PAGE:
Even so, more than 70 would-be players showed up for tryouts in April 2008.
Some were adequate swimmers, having learned in lakes and rivers. Others could dog-paddle. Some could barely swim but were brimming with the kind of aggressiveness that makes the underwater portion of water polo so demanding and, often, bruising.
Piasecki was a water polo player at Corona del Mar High School in Newport Beach and later Orange Coast College. Although never a star, he fell in love with the rough and tumble of the game. He later coached for Temescal Canyon High School in Lake Elsinore and the Fallbrook Associated Swim Team.
In late 2008, with his job with the Afghan army ended, he returned home to Fallbrook and jumped into organizing and fundraising, along with running the family’s ice cream store (which has since closed) in Bonsall, in northern San Diego County. Then he was called to active duty with the Marines and shipped back to Afghanistan.
As a long-term goal, Piasecki hopes to see the team compete in the 2016 Olympics. He’s gotten the go-ahead from the Afghanistan Olympic Committee.
“It’s a very good idea, but I told Jeremy that it will take lots of money and time,” said Fahim Yusufzai, a member of the committee who now lives in Orange County and acts as a cultural advisor to Marines bound for Afghanistan. “Everything in Afghanistan takes time.”
Undaunted, Piasecki went to Newport Beach to meet with Peter Ueberroth, former head of the U.S. Olympic Committee, architect of the 1984 Games in Los Angeles and known as a fundraiser extraordinaire. He came away encouraged but without the commitment of money or assistance that he had hoped for.
The project has registered for nonprofit status, which makes donations to it tax-deductible, and has a website, afghanistanwaterpolo.com.
While he is deployed, much of the work of keeping the website fresh has fallen to his wife, Leilani, who juggles those chores along with raising the couple’s children, Westy, 5, and Isabella, 8.
Leilani said she’s doing her best but that it was impossible to replicate her husband’s passion for the project.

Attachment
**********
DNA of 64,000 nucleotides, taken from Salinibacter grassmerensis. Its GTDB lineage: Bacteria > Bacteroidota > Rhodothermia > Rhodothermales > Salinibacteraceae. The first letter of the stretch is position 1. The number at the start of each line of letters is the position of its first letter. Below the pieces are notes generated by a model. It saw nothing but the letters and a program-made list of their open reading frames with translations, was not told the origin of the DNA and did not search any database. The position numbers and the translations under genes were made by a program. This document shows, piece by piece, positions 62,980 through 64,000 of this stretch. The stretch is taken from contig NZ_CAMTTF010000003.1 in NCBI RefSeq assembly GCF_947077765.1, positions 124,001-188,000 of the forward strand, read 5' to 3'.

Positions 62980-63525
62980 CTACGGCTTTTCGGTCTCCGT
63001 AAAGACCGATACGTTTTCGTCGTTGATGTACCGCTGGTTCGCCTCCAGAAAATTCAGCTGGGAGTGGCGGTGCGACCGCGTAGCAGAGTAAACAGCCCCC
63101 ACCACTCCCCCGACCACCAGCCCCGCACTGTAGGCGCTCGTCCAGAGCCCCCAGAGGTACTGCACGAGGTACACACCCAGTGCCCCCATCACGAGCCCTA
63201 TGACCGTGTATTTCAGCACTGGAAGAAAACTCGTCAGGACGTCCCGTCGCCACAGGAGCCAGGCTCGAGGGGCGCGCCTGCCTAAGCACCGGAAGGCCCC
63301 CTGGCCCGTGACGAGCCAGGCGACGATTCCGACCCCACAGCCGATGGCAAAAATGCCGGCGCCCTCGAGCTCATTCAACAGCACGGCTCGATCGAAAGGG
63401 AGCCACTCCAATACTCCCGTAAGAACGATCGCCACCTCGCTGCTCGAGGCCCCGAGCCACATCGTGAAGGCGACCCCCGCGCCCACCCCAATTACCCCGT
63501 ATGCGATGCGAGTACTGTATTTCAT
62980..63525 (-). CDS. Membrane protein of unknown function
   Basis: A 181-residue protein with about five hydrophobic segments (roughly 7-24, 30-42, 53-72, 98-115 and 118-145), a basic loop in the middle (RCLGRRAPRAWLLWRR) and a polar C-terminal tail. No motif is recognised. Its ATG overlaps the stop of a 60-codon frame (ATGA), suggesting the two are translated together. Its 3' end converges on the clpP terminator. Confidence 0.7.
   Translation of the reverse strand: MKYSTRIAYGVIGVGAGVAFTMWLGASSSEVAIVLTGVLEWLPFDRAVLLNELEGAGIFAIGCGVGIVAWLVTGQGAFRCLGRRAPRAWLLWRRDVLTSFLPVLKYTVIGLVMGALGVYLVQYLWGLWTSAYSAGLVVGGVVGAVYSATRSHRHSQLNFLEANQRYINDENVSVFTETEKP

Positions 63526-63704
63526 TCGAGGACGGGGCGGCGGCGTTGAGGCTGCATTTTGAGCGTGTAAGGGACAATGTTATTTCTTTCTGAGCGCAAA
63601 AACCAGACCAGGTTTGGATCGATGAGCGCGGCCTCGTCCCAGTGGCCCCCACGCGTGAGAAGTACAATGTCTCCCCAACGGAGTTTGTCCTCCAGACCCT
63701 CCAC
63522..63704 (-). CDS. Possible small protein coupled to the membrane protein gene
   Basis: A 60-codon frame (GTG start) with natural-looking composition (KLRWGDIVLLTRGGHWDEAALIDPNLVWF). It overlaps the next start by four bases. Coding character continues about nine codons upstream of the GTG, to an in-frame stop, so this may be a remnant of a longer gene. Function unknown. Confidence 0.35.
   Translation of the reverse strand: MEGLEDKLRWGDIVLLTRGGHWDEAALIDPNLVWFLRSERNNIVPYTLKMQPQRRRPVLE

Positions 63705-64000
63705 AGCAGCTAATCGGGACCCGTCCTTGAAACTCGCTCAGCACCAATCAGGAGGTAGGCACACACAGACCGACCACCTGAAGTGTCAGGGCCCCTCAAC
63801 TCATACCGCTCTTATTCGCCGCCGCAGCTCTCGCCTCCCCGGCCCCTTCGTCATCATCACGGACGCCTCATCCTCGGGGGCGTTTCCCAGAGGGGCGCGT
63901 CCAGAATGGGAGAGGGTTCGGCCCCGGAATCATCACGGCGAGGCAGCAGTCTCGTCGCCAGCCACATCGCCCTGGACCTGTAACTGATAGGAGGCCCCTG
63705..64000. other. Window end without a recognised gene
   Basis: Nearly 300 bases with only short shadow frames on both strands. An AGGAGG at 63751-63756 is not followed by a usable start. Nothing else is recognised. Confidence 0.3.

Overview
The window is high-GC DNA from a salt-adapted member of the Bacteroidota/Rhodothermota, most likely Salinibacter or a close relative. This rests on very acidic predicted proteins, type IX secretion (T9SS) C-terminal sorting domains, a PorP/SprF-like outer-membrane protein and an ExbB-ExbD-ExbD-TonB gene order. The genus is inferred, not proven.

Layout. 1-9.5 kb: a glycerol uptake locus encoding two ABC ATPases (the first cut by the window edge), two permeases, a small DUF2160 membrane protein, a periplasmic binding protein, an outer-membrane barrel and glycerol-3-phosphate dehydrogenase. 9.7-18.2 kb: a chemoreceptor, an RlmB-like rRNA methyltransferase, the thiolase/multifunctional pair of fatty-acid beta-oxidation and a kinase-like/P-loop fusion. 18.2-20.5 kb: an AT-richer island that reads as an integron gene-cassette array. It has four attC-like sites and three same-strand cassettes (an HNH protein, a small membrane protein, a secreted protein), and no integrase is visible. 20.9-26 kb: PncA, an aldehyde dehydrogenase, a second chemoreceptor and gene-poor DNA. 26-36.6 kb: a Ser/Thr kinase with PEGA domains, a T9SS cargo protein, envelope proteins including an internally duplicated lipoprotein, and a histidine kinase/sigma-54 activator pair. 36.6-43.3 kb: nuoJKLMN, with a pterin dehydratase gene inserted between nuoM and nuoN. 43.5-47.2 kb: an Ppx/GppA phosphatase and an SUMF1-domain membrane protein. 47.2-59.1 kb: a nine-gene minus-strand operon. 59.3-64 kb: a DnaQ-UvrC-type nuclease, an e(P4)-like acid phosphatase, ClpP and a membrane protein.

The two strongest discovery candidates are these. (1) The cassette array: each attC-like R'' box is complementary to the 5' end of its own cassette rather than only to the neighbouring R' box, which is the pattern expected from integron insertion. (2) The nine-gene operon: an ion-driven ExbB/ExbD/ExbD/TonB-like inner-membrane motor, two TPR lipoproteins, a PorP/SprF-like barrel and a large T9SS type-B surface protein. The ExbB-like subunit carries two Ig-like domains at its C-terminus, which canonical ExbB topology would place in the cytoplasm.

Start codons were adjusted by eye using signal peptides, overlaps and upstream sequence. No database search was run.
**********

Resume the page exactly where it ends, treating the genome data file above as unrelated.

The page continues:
“A lot of people think it’s a joke,” she said. “But if they knew Jeremy, they’d know it was real. He’s always looking for something out of the ordinary, something impossible, and then making it work.”
Leilani and Jeremy estimate that it will take about $1 million for travel, coaching and other expenses for the team’s first year. Donations of housing and pool time may whittle that figure, but only about $5,000 has been raised.
Bahram Hojreh, who manages the Los Alamitos Water Polo Club and was on the team at UC Irvine, is ready to be an assistant coach. He knows Piasecki from their competitive swimming days in college and, as an Iranian American, feels a regional kinship with the Afghans.
“It’s three steps forward and two steps back,” Hojreh said. “There aren’t a lot of Afghan millionaires in the U.S. ready to step forward with money.”
One of those steps backward might be Piasecki’s recent reassignment by the military. This year he’ll join Marine forces based in Stuttgart, Germany.
He’ll continue fundraising efforts via e-mail and long-distance phone calls. In the meantime, some of the Afghan players are practicing their swimming strokes and water polo shots in a pool at Camp Shorabak, next to Camp Leatherneck.
Even with dirty water and with some athletes missing practice because they were on missions, Piasecki said in an e-mail that the team recently had a great workout because the players were in the pool, and it offered an escape from war.
“If anybody can do it, Jeremy can,” Hojreh said. “He’s always been a crazy guy, in a good way.”